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Archive for the ‘composition’ Category

Many watercolor artists who run workshops have a style that makes it very easy for people who can’t draw.  In fact, the dominant reaction to watching a demonstration done by the most successful on these guys is “Heh, I can do that even if I can’t draw”.  For example, Ted Wesson often got that reaction.

by Ted Wesson

On the other hand, they  actually compose and draw very well, but they don’t begin with a careful drawing in the demonstrations.  Like many oil painters they “find” the drawing in the paint.  This is a successful way to attract people to a workshop, but in fact behind every really good watercolor painting is a really good drawing even those that look easy to accomplish.  You will find that, when you learn to draw, it will be faster than any other way to get a preliminary image on the paper which I am going to review below.

Anyway, suppose you really can’t draw, what should you do?   There are several separate problems.

1. First you have take a photo of the scene.

2.  then you have to enlarge the photo image to the size of the paper you want to use.

2. Third, you have to transfer that image to the paper.

On Cameras

Many people have expensive and bulky camera.  The adage is that the camera you have on you when you want to take a picture is the best camera.  Smart phones generally fit this condition best of all.  I’m of the opinion that, for the purposes about which we are talking, smart phones are sufficient.  In case, you do not know, my iPhone camera zooms in very well. Since I am only interested in an outline and a general idea of the scene, this kind of camera is enough.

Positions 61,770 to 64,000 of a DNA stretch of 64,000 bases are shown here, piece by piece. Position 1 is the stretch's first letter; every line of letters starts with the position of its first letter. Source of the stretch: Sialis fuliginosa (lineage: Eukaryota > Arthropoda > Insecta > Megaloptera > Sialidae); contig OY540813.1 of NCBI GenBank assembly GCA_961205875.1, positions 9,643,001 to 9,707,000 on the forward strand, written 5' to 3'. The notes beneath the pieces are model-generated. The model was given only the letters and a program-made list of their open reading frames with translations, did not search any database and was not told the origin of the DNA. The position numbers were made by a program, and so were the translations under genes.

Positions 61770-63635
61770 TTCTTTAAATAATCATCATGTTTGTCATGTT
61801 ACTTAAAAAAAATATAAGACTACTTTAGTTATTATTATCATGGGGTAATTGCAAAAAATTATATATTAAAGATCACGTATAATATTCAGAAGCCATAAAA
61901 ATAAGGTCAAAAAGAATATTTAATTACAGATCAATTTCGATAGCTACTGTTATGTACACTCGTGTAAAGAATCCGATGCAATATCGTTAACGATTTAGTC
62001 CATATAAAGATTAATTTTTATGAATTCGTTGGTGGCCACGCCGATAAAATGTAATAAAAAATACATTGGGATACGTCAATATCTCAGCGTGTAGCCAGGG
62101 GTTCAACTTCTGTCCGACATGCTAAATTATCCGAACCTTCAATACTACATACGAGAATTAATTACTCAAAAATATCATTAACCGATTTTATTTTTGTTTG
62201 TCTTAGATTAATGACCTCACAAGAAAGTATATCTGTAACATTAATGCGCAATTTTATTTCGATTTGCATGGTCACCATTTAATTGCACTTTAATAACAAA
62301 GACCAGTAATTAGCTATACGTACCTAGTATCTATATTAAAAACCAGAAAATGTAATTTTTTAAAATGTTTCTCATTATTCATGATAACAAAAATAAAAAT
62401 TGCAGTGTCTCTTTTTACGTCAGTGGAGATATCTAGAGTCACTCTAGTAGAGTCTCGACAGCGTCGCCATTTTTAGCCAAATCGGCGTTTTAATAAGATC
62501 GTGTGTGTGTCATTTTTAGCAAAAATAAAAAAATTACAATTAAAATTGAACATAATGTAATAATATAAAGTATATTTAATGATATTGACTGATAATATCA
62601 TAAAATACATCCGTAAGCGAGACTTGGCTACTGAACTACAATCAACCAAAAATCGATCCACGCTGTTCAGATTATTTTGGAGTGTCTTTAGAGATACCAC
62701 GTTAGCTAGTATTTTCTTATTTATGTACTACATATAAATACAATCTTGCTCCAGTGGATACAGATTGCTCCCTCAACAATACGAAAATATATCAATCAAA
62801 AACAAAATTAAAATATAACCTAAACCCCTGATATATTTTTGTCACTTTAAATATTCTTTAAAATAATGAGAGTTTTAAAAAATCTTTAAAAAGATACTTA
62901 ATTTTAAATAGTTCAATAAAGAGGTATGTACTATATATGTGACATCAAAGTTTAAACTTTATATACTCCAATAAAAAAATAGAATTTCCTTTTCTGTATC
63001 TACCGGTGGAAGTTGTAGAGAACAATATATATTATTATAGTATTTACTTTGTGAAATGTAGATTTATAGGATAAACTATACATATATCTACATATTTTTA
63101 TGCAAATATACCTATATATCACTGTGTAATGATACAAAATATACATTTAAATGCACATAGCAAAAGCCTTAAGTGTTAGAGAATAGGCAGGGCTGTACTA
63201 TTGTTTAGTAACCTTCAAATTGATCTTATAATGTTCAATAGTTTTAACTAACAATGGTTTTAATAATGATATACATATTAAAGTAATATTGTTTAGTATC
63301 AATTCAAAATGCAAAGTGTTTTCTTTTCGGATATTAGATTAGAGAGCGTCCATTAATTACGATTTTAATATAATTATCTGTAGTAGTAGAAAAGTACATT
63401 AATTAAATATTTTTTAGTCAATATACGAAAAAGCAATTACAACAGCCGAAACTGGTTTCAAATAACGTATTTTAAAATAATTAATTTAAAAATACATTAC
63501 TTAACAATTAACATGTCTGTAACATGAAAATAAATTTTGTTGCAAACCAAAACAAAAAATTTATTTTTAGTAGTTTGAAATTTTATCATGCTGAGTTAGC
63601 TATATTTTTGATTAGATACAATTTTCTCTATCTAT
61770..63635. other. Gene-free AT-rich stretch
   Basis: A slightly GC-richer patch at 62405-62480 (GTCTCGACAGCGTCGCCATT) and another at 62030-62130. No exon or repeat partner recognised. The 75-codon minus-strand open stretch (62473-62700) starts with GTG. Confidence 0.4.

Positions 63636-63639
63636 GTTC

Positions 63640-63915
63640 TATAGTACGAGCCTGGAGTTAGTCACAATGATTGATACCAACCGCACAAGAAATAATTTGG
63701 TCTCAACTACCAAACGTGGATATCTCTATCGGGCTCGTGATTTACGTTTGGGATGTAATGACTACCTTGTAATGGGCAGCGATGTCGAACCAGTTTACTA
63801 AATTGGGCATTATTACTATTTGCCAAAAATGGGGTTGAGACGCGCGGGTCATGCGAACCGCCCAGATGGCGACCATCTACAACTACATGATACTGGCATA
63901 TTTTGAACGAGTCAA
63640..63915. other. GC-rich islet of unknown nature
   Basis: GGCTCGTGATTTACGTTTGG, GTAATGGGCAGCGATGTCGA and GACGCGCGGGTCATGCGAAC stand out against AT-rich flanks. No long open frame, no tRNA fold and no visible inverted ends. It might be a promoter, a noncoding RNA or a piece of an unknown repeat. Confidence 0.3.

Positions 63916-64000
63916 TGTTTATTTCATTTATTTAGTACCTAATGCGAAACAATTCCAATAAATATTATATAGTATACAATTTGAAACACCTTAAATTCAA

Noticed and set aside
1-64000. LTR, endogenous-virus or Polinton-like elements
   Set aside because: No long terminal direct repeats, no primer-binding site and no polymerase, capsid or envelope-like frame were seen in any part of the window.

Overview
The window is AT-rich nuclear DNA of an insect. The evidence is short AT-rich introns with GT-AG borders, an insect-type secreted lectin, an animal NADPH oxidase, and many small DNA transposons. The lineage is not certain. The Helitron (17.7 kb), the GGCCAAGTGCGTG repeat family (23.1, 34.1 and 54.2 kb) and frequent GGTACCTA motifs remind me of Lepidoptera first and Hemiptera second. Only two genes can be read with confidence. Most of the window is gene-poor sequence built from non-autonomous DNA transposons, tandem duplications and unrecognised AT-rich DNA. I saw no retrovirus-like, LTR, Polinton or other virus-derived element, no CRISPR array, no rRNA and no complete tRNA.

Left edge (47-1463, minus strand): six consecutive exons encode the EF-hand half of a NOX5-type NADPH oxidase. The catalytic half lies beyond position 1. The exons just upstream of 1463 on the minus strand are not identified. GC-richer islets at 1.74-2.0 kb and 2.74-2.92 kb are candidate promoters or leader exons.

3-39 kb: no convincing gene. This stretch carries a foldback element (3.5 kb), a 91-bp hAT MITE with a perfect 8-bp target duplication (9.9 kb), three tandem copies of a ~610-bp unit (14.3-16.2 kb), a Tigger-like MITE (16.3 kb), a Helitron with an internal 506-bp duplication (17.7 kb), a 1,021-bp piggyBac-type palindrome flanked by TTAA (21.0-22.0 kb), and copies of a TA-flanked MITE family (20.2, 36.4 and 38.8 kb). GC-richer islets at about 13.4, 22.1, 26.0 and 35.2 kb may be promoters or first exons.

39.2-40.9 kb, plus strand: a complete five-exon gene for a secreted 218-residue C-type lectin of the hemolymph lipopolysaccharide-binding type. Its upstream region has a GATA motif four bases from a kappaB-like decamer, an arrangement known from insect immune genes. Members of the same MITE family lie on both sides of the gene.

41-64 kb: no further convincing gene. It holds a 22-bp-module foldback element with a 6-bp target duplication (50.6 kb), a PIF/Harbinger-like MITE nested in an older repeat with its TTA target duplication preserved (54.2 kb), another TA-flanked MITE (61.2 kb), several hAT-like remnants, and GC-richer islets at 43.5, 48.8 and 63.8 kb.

I think it’s imperative to also do a sketch –even if you can’t draw– in addition to taking a photo.  The sketch should probably have a frame drawn in beforehand so you can see how the subject relates to the edges.  The purpose is not to use the sketch to make a drawing on the watercolor paper, but to help you see, think and compose.

enlarging your photo to the size of the paper

squaring up

The classical way to enlarge a sketch or photo is to “square it up”.   This is used by artists who can draw incidentally.   In it’s simplest incarnation this means drawing even squares on your photo or sketch and squares on the final paper you are going to use.   It’s been done since before the common era, but it’s harder than you think particularly if you want to keep the proportions the same although often that doesn’t matter.    here is a very nice PDF on how to do it “geometrically” without measuring and calculating, that is by just drawing lines.  I also have a post here on how to do it in detail.

enlarging your photo

You can just send your photo off to a photo printing place via the internet or bring it in to the local drug store, but it will not be the right size, and it is expensive to enlarge photos to big sizes.

The alternative is”Tiling” software.